This will date me badly, but I remember when Subarus were nerd cars. They were the sensible shoes of automobiles, reliable and inexpensive, but not much else.

No more. After shakily climbing out of the new 300-horsepower Impreza WRX STi, I know why Subaru is such a strong player among the import performance crowd.

The WRX STi is the dream machine for today’s young drivers (mostly male) with an all-out race-car image and mighty performance to back it up. A massive hood scoop and double rear wing leave little doubt about the intentions.

The turbocharged WRX STi is a modern rendition of yesterday’s factory muscle cars, the GTOs, GTXs and Boss 429s of a previous generation. Strapping myself into this street rod and peering over that gaping scoop reminded me all the world of ’60s thunder.

Of course, get this little rocket on a back road, and dad’s muscle car stands no chance. The suspension is tuned just as fervently as the engine. STi, by the way, stands for the Japanese company’s performance arm, Subaru Tecnica International.

Rock-hard suspension, extremely quick steering, low-profile racing tires, monster brakes and 300 horsepower under the hood. Makes for a rather satisfying driving experience. Ahem.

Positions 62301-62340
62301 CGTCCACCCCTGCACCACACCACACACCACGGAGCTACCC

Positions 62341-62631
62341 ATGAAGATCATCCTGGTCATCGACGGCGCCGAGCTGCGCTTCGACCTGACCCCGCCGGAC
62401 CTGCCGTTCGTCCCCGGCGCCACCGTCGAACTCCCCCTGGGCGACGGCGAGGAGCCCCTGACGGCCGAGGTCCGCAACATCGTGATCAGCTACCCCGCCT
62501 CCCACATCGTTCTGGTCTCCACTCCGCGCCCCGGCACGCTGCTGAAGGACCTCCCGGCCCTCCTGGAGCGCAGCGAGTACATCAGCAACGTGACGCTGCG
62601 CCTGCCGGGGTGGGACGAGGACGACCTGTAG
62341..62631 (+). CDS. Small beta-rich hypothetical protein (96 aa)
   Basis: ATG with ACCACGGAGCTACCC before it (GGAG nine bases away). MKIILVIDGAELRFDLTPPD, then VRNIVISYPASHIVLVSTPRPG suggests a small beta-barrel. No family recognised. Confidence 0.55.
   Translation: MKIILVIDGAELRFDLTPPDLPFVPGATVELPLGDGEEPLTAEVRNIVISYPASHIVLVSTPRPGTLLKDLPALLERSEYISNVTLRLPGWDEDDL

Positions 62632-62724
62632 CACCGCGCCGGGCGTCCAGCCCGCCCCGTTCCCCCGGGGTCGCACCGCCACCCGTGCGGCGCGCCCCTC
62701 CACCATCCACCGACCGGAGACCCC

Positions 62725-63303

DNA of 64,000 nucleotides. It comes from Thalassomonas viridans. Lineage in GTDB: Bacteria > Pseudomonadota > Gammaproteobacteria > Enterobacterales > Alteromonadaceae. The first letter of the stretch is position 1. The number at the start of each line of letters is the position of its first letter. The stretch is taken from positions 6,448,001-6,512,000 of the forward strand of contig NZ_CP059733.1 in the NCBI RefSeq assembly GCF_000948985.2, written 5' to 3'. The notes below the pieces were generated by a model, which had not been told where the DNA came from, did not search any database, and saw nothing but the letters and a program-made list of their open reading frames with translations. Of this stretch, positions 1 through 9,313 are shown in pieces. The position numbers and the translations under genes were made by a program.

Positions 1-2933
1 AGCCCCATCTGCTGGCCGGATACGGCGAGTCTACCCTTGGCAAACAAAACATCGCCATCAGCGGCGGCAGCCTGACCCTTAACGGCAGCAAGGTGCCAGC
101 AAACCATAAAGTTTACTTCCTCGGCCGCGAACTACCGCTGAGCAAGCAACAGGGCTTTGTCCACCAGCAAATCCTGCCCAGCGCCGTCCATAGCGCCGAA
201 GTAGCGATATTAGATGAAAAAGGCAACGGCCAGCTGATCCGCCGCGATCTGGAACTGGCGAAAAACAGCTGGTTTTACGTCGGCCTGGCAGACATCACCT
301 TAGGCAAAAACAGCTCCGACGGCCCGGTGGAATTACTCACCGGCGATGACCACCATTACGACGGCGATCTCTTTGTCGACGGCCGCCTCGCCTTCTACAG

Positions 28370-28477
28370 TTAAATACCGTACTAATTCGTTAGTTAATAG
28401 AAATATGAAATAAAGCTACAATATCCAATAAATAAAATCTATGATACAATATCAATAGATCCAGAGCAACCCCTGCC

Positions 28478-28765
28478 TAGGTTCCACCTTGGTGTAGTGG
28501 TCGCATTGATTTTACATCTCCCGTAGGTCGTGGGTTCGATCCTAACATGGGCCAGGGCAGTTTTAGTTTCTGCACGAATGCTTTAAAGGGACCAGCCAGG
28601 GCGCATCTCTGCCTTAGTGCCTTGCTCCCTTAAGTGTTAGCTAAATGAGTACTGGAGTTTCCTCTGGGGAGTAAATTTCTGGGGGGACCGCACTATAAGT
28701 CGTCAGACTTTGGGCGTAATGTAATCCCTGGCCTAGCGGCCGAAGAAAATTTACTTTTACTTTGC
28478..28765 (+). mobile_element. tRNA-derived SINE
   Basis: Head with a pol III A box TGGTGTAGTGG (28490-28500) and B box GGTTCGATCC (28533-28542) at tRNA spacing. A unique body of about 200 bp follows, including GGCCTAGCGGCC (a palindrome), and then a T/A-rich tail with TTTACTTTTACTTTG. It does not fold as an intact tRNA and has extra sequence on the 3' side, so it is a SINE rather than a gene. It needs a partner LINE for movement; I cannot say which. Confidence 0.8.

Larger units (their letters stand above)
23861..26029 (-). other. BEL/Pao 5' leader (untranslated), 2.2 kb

One personal clinker was the gray hair on my temples, which made me feel decidedly out of place in this electric-blue tuned import with its towering rear spoiler. I felt like everybody who saw me was shaking his or her head and muttering, “Now that’s a midlife crisis.”

What it is

A World Cup Rally car for the street. Subaru is a leader in dirt-road racing, and WRX STi pulls it all together in power, handling, braking and driver involvement. The Mitsubishi Lancer Evolution is the only other thing that comes close.

The STi is stripped down for performance and doesn’t even include an audio system. If you want music, you must buy it from the dealer or aftermarket.


Think of it: a 300-horsepower Impreza. The turbocharged flat-four-cylinder engine in the STi generates 73 more ponies than the standard WRX, already a hot little car.